From education to employment

Government must support further education to make the grade in the video games sector

Dr Richard Wilson OBE, CEO – TIGA

#ProtectStudentChoice – A few months ago, students across the UK received their A Level and BTEC results, enabling them to progress to their next stage of their education or enter working life.

Yet, the colleges and sixth forms instrumental in delivering the courses that set many people up for successful careers have been the relative losers from education spending changes over the past 25 years, compared to other education sectors.

Funding per student aged 16–18 fell by over 11% in real terms between 2010–11 and 2020–21 in further education (FE) and sixth form colleges, and by over 25% in school sixth forms.

The Government must find a way to call time on the long-term neglect of the UK’s FE sector. 

The Government should support the courses and qualifications that work for students and employers. The FE sector has long provided qualifications that are vital to supplying the skills that many British industries need. In the video games industry, FE contributes to the supply of talent to help maintain the UK’s position at the forefront of global games development. Government changes to vocational and technical qualifications, including plans to withdraw funding for BTECs, could undermine this pipeline of talent.

A common pathway into the video games sector for many young people is to progress to a games-specific degree programme following a BTEC qualification. For example, the Level 3 BTEC in Creative Media Practice (Game Development) course at Leeds City College delivers programming, art, design, and audio skills relevant to the games industry. 72% of the students on this course proceed to higher education after completing their Level 3 qualification (the remaining students go onto employment and apprenticeships).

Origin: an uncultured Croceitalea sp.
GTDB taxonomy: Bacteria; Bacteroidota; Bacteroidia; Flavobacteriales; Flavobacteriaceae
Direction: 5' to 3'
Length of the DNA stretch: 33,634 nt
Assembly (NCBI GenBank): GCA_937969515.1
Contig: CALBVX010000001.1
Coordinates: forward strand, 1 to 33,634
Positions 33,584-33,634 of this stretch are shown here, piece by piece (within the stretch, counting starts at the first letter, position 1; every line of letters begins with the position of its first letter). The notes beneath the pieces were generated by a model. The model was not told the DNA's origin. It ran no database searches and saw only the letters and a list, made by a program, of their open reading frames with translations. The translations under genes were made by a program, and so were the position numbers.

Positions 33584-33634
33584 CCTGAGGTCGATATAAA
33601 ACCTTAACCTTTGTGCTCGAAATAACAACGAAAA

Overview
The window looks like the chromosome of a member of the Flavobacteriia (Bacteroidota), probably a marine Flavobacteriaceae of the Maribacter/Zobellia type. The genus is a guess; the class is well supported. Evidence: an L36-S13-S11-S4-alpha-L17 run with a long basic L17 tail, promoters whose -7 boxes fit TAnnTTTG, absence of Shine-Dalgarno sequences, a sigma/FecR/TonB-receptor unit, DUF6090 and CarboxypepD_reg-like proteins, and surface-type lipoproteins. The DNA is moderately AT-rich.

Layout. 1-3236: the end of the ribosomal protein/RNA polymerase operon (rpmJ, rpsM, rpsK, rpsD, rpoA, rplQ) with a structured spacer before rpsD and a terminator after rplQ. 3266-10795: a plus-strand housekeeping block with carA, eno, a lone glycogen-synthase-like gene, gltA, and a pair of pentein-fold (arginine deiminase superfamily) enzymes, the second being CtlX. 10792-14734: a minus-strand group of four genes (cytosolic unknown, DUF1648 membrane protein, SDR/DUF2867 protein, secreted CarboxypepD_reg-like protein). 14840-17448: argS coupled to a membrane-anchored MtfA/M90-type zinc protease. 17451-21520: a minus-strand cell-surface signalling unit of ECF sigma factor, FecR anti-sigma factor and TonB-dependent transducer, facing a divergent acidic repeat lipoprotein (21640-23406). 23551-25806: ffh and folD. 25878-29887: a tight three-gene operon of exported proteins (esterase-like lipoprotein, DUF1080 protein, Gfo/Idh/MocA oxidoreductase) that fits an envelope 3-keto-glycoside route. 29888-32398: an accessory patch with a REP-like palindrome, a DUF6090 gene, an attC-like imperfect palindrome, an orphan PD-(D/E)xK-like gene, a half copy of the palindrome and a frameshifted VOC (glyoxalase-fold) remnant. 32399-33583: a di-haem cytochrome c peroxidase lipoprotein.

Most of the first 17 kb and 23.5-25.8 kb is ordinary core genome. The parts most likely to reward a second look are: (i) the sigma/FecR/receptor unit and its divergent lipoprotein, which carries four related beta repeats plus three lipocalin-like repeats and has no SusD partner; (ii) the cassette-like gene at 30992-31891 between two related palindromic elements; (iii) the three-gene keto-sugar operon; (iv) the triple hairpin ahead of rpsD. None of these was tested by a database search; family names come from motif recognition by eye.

Leading learning company Pearson works closely with industry experts to provide qualifications and training to support people to access careers in important and thriving industries. A number of Pearson’s BTECs support routes into employment in the video games sector, offering high-quality, career-focused qualifications grounded in the real world of work, giving learners the knowledge and skills employers and universities are looking for. More than half of students on some university games degree programmes will study for and achieve BTECs prior to studying for a university degree course.

Government plans for T-Levels, apprenticeships and a flexible lifelong loan entitlement for learners are all well and good. Yet, if we are to seriously address the UK’s long standing skill challenges and vocational weaknesses, then the Government must commit to providing the FE sector with the necessary financial muscle and strongly support the proven valuable courses that bolster the UK’s most promising industries.

Dr Richard Wilson OBE, CEO – TIGA

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